The capacitance of the floating gate is preferably estimated using a numerical simulator of the type which provides a three-dimensional solution to Poisson's equations. Alternatively, the floating gate capacitance may be measured using suitable test structures (preferably including a first structure containing multiple parallel transistors connected to a test pad, and a second structure containing a test pad with all the same stray capacitances but with no connected transistors, to measure the combined capacitance of the interconnect, test pads, and test probes), although the measurement may be less accurate than the estimation due to the extremely small magnitude of the floating gate capacitance. Finally, the mobile ion concentration is determined by dividing the change in charge of the floating gate by the unit electronic charge (assuming the mobile ion is singly-ionized).
[ION]=dQ/q, where q=-1.6×10-19 coulombs (2)
In contrast to present techniques, this method advantageously detects and measures positive mobile ions from oxide layers all around the floating gate, including the thin oxide underlying the gate polysilicon 102 and the oxides and passivation overlying the transistor.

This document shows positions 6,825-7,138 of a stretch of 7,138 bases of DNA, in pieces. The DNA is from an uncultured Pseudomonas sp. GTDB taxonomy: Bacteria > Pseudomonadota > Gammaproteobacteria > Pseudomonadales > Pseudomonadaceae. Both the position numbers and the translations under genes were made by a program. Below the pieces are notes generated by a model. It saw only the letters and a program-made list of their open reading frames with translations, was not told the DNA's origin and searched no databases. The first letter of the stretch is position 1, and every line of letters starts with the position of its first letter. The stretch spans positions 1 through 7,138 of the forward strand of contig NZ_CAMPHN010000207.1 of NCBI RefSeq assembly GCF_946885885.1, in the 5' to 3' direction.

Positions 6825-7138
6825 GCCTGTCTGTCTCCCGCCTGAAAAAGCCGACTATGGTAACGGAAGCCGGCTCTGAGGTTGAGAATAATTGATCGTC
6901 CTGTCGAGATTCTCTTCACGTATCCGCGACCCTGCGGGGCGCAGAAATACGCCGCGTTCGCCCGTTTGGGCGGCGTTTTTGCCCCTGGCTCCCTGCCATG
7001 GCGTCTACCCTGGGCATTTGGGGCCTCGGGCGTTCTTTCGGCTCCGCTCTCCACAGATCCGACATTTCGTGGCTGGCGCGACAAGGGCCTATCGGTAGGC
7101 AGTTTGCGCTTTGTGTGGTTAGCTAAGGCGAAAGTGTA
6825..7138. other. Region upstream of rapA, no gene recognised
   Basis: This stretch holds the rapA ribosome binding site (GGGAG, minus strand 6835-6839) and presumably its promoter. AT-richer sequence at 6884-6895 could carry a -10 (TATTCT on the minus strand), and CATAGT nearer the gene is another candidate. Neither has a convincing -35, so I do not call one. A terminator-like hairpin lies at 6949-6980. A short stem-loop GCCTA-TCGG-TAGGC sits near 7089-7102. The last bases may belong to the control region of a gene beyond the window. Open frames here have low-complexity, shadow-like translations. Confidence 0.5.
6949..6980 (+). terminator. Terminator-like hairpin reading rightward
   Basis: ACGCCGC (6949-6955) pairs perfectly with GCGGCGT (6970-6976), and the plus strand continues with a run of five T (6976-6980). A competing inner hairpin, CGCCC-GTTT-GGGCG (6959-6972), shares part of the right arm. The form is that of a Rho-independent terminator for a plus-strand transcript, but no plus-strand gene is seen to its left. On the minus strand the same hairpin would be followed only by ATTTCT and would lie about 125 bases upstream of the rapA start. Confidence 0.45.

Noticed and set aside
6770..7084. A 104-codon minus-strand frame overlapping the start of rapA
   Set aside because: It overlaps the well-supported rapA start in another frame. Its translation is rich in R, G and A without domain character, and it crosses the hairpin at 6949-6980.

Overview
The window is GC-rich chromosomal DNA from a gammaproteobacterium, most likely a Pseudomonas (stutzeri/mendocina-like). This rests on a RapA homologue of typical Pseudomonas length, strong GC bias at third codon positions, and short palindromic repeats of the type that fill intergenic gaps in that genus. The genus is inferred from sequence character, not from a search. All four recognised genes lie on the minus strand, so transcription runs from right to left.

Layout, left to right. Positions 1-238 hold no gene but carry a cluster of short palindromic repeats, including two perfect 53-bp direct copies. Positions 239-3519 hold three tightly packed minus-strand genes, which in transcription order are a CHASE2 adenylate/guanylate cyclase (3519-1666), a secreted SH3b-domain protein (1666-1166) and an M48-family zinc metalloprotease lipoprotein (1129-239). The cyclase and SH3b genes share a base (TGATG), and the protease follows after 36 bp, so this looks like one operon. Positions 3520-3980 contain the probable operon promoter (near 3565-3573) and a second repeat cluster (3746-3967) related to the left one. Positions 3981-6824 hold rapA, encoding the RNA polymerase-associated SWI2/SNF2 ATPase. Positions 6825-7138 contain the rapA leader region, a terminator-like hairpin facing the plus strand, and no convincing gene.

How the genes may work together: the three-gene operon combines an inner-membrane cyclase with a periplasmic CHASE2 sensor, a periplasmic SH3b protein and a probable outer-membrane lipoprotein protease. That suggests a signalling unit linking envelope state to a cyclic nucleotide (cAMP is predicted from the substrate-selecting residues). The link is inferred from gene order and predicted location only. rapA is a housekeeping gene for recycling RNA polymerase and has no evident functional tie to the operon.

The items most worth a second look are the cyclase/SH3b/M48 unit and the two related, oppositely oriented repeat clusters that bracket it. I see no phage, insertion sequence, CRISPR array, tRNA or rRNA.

If the top surface of the passivation is intentionally contaminated by a substance containing a source of mobile ions (for example, a solution of sodium bicarbonate) before the bake step, the ability of the passivation layer to prevent the passage of mobile ions can be ascertained. The mobile ions will not penetrate through a high quality passivation layer and the measured IDS1 will be virtually the same as the previously measured IDS0. However, the mobile ions will penetrate through a poor quality passivation layer during the bake, and will collect on the floating gate, resulting in a measured value of IDS1 different than IDS0. If cracks are present in the passivation layer, the contaminant mobile ions will easily penetrate through these cracks and will be detected in the same fashion.